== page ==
Before cocaine became a scourge of Afterschool Specials and ‘80s Wall Street brokers, it was a socially acceptable way to add a little extra jet fuel to your daily activities. Products containing the stimulant made from coca leaves were found in tonics, sodas, and even baby formulas.
It was also in a wine endorsed by a pope. Two popes, actually.
The brand was Vin Mariani, the brainchild of French chemist and winemaker Angelo Mariani. In the mid- to late 1800s, the beverage was widely circulated in France, the United States, and Italy, where both Pope Leo XIII and Pope Pius X were said to be enthusiastic imbibers.
Pope Leo was so enthusiastic that he took his devotion one step further and made a very public endorsement of the drink by seemingly inventing a “gold medal” award “in recognition of benefits received” from Vin Mariani, which may have included getting so hopped up on the stuff that he began handing out nonexistent honors.
The drink was introduced in 1863 and was Mariani’s solution for extracting the benefits of the coca leaves without the need to chew them with lime, which was needed to draw out the drug. While the alcohol in the Bordeaux wine provided the extraction needed, Mariani was not content with this simple concoction. So he added brandy and some sweetener, because what a cocaine drink really needs is sugar.
Vin tonique Mariani à la Coca de Pérou had 6 milligrams of cocaine per ounce, which presented a problem when Angelo Mariani wanted to bring it to America. The country was used to coca drinks packing even more of a punch at 10 milligrams an ounce, so Mariani upped his potency to remain competitive. In addition to the pair of popes, Mariani's cocaine cocktail won over Ulysses S. Grant, Thomas Edison, and Jules Verne, among others.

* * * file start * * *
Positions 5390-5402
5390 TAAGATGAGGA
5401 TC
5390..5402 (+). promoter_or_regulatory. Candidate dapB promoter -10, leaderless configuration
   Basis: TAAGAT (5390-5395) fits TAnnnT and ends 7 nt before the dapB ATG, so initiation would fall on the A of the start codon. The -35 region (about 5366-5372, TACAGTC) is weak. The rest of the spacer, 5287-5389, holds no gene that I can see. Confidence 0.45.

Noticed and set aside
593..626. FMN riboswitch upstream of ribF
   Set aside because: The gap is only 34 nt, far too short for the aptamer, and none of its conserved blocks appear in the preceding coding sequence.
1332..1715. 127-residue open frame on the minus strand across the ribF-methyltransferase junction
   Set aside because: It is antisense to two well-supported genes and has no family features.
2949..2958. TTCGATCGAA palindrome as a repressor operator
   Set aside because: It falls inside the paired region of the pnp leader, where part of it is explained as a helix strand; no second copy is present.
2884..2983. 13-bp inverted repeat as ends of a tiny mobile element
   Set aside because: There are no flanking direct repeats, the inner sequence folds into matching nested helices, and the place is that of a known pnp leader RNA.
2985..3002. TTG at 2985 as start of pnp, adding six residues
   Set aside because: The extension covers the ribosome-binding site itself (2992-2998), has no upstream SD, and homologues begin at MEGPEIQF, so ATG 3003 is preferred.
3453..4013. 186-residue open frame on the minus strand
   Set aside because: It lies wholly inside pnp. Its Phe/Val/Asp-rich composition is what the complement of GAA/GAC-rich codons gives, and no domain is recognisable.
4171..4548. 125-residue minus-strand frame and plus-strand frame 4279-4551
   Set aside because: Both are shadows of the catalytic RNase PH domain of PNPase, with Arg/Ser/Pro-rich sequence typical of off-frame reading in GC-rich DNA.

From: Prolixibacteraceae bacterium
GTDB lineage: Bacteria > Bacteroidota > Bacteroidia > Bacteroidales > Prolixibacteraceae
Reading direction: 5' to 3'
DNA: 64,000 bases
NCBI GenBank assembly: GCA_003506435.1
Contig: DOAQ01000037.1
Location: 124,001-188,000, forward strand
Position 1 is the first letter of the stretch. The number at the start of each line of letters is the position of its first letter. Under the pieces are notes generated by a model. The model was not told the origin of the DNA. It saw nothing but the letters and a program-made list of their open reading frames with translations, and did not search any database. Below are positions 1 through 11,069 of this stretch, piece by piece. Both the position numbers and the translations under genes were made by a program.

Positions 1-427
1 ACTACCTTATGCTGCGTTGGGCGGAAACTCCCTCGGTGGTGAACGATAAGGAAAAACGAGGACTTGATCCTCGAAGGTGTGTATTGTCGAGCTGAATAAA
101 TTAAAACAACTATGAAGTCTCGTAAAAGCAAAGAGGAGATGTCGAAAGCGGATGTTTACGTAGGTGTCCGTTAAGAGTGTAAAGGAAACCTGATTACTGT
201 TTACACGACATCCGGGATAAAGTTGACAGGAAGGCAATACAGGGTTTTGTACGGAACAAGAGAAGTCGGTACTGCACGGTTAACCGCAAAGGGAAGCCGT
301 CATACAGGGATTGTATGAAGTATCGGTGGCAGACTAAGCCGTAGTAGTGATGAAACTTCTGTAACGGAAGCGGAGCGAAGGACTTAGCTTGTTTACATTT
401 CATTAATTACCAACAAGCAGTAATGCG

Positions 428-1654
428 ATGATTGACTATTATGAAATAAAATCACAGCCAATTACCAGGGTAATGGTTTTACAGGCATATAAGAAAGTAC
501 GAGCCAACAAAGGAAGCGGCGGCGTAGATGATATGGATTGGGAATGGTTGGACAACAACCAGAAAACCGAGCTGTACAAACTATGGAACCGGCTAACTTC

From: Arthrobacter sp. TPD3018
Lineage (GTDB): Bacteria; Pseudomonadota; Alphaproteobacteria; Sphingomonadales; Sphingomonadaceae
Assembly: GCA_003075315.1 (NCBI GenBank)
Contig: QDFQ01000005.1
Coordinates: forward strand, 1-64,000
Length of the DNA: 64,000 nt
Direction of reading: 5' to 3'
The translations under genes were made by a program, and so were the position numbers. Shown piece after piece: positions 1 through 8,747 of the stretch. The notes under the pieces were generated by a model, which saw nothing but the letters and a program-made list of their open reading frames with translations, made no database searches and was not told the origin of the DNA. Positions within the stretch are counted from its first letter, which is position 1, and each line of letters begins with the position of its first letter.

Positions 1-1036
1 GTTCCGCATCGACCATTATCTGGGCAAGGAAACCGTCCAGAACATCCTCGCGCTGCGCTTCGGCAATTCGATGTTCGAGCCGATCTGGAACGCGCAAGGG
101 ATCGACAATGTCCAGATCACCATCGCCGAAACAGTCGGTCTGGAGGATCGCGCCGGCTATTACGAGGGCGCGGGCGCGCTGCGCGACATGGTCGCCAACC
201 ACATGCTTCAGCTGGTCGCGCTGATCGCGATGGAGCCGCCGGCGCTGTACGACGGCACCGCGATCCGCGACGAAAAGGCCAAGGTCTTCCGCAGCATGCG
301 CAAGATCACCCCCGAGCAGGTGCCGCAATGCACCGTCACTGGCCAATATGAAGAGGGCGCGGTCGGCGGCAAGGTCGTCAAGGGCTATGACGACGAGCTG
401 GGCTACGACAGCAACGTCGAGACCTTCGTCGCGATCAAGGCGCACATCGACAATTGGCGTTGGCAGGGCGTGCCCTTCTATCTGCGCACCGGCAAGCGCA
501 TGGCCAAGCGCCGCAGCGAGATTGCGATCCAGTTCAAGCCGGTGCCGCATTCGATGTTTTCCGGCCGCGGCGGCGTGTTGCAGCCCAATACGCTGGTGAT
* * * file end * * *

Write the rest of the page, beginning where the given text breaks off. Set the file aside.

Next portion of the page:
The wine was part of the cocaine craze that began in the 1860s, when the drug was touted as a medical cure-all. A variety of products containing coca leaves of varying strength were made available and cocaine was used as both a topical anesthetic and a stimulant. Mariani himself made a product known as Mariani’s Elixir, which contained three times the concentration of the wine, while his coca tea had eight times the concentration. If someone adhered to the recommended 2 ounce serving of the wine, it would be about 20 milligrams of cocaine.
Increased drug legislation in the early 20th century largely put a halt to the use of coca leaves in over-the-counter products, and cocaine didn’t see a resurgence until the 1970s. Even then, it would have been unusual for a user to try and unwind with a glass of cocaine-infused wine at the end of a long day. Especially one endorsed by the Pope.
[h/t The A.V. Club]